Compared to Lindley, the other three quarterbacks who started for the Cardinals last season were Pro Bowl-worthy.
He showed good accuracy and timing on out-routes and slants Friday, but his deep ball was routinely wide or long to anyone and everyone he targeted during the scrimmage.
That is on-par with how he performed on deep passes as a rookie last season -- he completed just 1-of-20 for 25 yards and two interceptions and a 0.0 passer rating (related Animal House clip).
LaRon Byrd drops the ball
After praising and metaphorically slapping LaRon Byrd in the face in one sentence during OTAs, it was a must for the second-year receiver to show well as camp opened.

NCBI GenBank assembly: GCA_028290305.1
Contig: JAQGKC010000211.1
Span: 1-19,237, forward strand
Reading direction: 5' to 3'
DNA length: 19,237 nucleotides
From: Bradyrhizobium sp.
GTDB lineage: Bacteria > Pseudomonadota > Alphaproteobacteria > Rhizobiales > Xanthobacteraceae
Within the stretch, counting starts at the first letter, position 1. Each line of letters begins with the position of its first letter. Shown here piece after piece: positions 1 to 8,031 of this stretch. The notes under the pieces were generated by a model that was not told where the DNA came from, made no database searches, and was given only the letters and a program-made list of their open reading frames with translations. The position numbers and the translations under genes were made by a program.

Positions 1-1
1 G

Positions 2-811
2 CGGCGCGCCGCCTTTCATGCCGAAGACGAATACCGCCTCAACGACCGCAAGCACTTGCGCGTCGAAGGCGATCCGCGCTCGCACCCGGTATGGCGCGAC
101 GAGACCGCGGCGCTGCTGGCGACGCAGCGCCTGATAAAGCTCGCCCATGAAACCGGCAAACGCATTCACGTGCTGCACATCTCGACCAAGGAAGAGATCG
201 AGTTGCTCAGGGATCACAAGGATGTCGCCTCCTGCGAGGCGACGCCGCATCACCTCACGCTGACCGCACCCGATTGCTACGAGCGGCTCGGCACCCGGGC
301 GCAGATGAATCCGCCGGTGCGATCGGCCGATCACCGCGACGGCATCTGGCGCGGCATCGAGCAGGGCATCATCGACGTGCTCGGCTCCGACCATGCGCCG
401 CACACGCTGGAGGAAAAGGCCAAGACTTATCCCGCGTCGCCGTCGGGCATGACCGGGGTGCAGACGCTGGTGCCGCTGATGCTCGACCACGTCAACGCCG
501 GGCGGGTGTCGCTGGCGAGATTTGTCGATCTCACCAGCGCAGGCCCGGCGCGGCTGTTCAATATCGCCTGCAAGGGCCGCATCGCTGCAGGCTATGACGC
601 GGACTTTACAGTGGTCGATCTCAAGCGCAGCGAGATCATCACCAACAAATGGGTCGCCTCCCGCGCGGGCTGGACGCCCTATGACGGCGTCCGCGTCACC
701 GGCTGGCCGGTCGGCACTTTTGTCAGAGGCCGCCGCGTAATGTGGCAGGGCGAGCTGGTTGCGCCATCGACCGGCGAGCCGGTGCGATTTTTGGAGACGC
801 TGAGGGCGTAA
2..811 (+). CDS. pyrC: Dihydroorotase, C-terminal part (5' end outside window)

He did not do that, exactly.
Byrd's chances of making the roster improved slightly after rookie Ryan Swope tragically was forced to retire due to the threat of concussion symptoms having a long-term impact on his life. Those improved chances did not last long, however.
On one play during the scrimmage, Byrd ran a deep in-route from the right side. He was covered well, but the ball found its way to his hands regardless and, when it bounced off them as though it had hit a wall, a defender snatched it out of the air for the defense's only pick of the day.
More of that and Byrd may be out in Arizona.
Other news and notes
-- Tight ends were featured heavily on Day 1. All four top tight ends had multiple receptions, with Rob Housler and Jeff King leading the way for the group. There were many backside throws to them in the flats; they were wide open often and would have gone for big yardage many times even if the scrimmage had been fully padded and full contact.